Listening to Philip Hammond, Chancellor of the Exchequer, this morning talk of the state of play, it was impossible to expunge the slippery image of Mr Vholes from one’s mind.
Dickens published Bleak House through 1852/53 and in it gave voice to his dismay at the wanton, excruciatingly self-serving legal processes which grind away at the little man. Mr Vholes claims to his naïve client that the wheels are turning when the bleak truth is that nothing ever happens in Jarndyce.
Has politics ever been more interesting than at this moment? The atrophy seeping through both major parties has sheered off individual members of each, frustrated by the absence of moral authority, leadership, vision and compassion.
Mr Hammond spoke words which appeared to lack content: or purpose, or even direction. He didn’t sound as though he was expecting to convince the audience in light of he himself being sceptical of where, as a Party, the Tories are headed.
Bleak times indeed, particularly as the stakes simply couldn’t be higher.
All that was drafted on 21.ii.19: inertia prevented its posting. Since then, countless others appear to take up the Vholes baton. But last evening, while gliding from shower to wardrobe, I caught Matt Thorne sharing that idea of Jarndyce & Jarndyce skinship with Brexit.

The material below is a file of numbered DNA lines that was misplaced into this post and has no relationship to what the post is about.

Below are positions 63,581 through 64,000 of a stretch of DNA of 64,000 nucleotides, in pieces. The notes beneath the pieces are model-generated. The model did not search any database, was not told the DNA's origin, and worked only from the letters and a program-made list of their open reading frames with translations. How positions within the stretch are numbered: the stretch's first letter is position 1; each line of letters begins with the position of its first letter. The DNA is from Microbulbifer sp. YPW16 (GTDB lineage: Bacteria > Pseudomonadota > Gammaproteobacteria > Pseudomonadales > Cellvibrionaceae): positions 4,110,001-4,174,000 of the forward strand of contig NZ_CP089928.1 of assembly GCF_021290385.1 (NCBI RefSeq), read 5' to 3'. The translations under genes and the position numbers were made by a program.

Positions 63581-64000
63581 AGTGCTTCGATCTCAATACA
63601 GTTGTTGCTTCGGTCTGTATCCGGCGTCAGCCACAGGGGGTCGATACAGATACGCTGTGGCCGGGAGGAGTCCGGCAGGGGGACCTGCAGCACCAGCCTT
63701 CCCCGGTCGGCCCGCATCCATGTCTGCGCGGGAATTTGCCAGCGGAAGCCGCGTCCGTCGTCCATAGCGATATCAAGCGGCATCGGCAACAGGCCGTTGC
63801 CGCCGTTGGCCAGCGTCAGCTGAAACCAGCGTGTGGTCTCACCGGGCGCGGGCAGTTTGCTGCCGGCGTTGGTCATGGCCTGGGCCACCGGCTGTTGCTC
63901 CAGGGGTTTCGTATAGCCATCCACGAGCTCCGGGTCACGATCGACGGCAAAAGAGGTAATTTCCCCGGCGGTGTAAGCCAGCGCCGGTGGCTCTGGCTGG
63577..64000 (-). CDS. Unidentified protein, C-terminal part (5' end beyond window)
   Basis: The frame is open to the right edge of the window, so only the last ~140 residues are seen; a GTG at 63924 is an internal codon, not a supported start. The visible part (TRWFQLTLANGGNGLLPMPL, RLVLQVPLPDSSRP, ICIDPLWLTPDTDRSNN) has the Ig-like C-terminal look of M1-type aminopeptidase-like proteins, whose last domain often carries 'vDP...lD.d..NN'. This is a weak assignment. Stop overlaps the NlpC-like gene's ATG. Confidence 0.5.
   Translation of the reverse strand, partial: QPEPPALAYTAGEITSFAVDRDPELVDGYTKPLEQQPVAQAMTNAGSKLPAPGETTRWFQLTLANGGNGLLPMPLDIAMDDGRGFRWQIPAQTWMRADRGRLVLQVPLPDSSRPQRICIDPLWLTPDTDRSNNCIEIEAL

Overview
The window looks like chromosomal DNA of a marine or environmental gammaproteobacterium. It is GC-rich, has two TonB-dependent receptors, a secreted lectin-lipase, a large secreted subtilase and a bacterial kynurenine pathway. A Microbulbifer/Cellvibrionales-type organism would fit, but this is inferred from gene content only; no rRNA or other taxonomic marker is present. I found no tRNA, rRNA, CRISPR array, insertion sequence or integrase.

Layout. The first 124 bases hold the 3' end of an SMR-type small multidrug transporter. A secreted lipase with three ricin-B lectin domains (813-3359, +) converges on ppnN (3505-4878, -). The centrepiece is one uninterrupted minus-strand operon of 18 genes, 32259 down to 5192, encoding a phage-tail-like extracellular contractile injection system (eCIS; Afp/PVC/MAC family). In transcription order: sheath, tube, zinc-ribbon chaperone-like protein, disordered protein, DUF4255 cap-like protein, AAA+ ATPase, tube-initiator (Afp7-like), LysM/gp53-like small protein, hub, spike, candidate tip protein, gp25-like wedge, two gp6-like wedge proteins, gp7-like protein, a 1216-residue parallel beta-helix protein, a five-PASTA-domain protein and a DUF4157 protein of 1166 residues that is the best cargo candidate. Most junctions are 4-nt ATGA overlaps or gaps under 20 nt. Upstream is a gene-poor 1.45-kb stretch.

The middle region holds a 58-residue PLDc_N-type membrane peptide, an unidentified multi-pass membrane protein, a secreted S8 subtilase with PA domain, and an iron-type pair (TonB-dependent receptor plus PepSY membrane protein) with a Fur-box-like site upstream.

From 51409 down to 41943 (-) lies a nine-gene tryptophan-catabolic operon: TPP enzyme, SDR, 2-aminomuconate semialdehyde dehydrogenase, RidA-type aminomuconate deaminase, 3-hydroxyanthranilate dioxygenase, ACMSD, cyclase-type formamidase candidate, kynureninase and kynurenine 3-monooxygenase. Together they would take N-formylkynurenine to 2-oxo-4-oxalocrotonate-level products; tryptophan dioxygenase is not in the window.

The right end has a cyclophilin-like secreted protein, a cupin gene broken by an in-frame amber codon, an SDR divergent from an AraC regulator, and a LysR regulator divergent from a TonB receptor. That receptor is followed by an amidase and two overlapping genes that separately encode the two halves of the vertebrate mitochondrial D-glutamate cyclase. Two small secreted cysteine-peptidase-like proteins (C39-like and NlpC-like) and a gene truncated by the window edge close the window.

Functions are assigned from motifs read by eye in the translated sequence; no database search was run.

On the day the Disunited Kingdom was to have sheared itself off, the week also heard a perfectly rational explanation for the mess. Alas, I forget which broadcast it was but a journalist (?) rather thought the zeal with which the PM has driven forward Britain’s exit is a function of her dismay at the decision these isles made.
I wonder if we haven’t all been thinking that but it is the first time I’ve heard it uttered.
And that was written on 29.iii.19.
Neither was posted: it seems trivial to point out what stares us in the face.
But self-control evaporated yesterday when Jeremy Hunt actually said on the radio news that the wheels are turning. Positive proof, were it needed, that nothing ever happens in Brexit.
The British Museum opens an exhibition Edvard Munch love and angst on 11.iv.19